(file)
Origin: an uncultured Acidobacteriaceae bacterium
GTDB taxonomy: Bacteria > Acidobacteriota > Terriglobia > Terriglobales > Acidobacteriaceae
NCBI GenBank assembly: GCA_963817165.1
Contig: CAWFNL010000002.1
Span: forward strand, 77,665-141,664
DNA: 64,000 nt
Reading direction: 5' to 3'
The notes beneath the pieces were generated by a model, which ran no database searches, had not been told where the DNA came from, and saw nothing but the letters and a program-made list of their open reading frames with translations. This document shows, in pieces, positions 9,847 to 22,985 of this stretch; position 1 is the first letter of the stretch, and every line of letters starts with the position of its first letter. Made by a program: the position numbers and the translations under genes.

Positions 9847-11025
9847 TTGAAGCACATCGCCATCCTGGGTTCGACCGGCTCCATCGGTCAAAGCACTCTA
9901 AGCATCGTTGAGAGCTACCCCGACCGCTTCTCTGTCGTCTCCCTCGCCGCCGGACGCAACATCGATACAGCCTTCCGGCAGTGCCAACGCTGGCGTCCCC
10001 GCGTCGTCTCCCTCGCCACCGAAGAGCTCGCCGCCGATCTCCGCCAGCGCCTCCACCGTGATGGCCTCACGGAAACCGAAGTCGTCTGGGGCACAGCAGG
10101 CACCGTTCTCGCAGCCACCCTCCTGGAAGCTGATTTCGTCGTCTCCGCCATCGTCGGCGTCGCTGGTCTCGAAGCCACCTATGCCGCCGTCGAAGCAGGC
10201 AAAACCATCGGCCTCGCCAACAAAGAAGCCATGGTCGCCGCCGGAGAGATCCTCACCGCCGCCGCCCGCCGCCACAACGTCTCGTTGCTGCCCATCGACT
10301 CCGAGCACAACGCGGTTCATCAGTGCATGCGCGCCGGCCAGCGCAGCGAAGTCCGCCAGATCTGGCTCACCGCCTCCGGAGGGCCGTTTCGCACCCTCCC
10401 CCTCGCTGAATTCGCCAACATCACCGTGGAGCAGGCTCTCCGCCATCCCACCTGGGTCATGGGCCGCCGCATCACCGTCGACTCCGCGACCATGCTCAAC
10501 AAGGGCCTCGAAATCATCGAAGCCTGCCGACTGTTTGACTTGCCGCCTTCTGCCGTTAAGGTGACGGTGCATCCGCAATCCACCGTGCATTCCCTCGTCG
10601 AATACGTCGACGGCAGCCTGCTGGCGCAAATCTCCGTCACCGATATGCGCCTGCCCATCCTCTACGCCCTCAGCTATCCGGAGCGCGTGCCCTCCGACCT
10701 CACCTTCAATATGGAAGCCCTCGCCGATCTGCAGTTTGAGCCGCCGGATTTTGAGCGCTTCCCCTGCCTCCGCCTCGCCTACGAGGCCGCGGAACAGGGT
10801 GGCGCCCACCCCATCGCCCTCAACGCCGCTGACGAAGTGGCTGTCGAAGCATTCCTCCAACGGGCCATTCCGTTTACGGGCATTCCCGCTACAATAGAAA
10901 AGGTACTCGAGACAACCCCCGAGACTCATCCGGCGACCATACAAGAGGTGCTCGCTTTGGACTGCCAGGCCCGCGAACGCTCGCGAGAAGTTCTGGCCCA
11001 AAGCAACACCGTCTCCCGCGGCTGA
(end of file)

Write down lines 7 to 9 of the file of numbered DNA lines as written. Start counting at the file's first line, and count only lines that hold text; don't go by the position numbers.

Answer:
Reading direction: 5' to 3'
The notes beneath the pieces were generated by a model, which ran no database searches, had not been told where the DNA came from, and saw nothing but the letters and a program-made list of their open reading frames with translations. This document shows, in pieces, positions 9,847 to 22,985 of this stretch; position 1 is the first letter of the stretch, and every line of letters starts with the position of its first letter. Made by a program: the position numbers and the translations under genes.

Positions 9847-11025